D. H. Lawrence, the author of literary classics such as Women in Love and Lady Chatterley’s Lover, and his wife Frieda first came to New Mexico in September 1922 at the invitation of Mabel Dodge Luhan, a New York socialite and arts patron who lived in Taos. The trip was pivotal for Lawrence. While the English-born writer only spent a total of eleven months during his three visits to New Mexico, the state made a notable impression on him. He wrote:
I think New Mexico was the greatest experience I ever had from the outside world. It certainly changed me forever.
The 160-acre ranch is located twenty miles north of Taos, New Mexico, off Highway 522 near San Cristobal at 8,6https://taos.org/wp-content/uploads/2016/07/dhlawrence-copy1-2.jpg00 feet. An ancient Kiowa Indian trail, still used to travel from Taos Pueblo to the red clay pits in Questa by the Taos Pueblo natives, crosses vertically through the property. Under the 1955 Last Will and Testament of D.H. Lawrence’s widow Frieda, it was entrusted to the University of New Mexico (UNM) for the purpose of creating a public memorial to the world-renowned writer.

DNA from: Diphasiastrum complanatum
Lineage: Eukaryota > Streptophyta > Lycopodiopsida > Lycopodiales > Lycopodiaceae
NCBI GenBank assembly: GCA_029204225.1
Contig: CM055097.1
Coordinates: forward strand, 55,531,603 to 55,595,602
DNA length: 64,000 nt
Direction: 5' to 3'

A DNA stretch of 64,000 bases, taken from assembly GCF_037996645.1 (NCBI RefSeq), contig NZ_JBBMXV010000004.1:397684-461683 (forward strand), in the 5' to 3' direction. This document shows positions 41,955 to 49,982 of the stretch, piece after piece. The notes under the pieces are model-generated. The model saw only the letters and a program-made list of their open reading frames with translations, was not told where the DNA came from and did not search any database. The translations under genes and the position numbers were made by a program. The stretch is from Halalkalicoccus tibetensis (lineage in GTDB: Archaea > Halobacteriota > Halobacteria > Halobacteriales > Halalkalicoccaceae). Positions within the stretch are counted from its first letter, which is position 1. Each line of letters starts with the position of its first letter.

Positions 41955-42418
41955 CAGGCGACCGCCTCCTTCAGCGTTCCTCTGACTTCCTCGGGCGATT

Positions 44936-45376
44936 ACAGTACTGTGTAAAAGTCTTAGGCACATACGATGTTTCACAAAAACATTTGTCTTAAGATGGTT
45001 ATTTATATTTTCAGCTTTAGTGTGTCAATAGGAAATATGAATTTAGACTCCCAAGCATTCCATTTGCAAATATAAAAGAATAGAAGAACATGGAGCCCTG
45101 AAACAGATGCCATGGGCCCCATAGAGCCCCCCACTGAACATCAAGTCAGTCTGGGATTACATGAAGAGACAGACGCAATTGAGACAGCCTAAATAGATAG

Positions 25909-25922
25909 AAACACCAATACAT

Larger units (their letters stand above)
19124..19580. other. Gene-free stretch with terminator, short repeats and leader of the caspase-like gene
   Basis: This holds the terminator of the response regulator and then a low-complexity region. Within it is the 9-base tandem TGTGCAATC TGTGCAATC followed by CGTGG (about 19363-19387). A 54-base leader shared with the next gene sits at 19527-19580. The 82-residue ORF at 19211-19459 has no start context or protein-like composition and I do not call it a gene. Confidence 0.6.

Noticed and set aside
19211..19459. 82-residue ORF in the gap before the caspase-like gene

The Taos community has a rich artistic, cultural, and historical legacy. It is the home of many diverse communities that contribute to this richness. D. H. Lawrence and his circle — Mabel Dodge Luhan, Georgia O’Keeffe, Lady Dorothy Brett, and others — formed an important part of this cultural stream. Along with Taos’ museums, galleries, and historical structures, the D. H. Lawrence Ranch is a living representation of that legacy.
According to the Taos tourist office, it is one of the most sought-after sites for visitors, second only to Taos Pueblo. Due to the efforts of the University of New Mexico D.H. Lawrence Ranch Initiatives and local Taos citizens, the Ranch reopened in 2014 after a five year hiatus and can now be visited Thursdays and Fridays from 10-2 and Saturdays from 10-4 (weather permitting).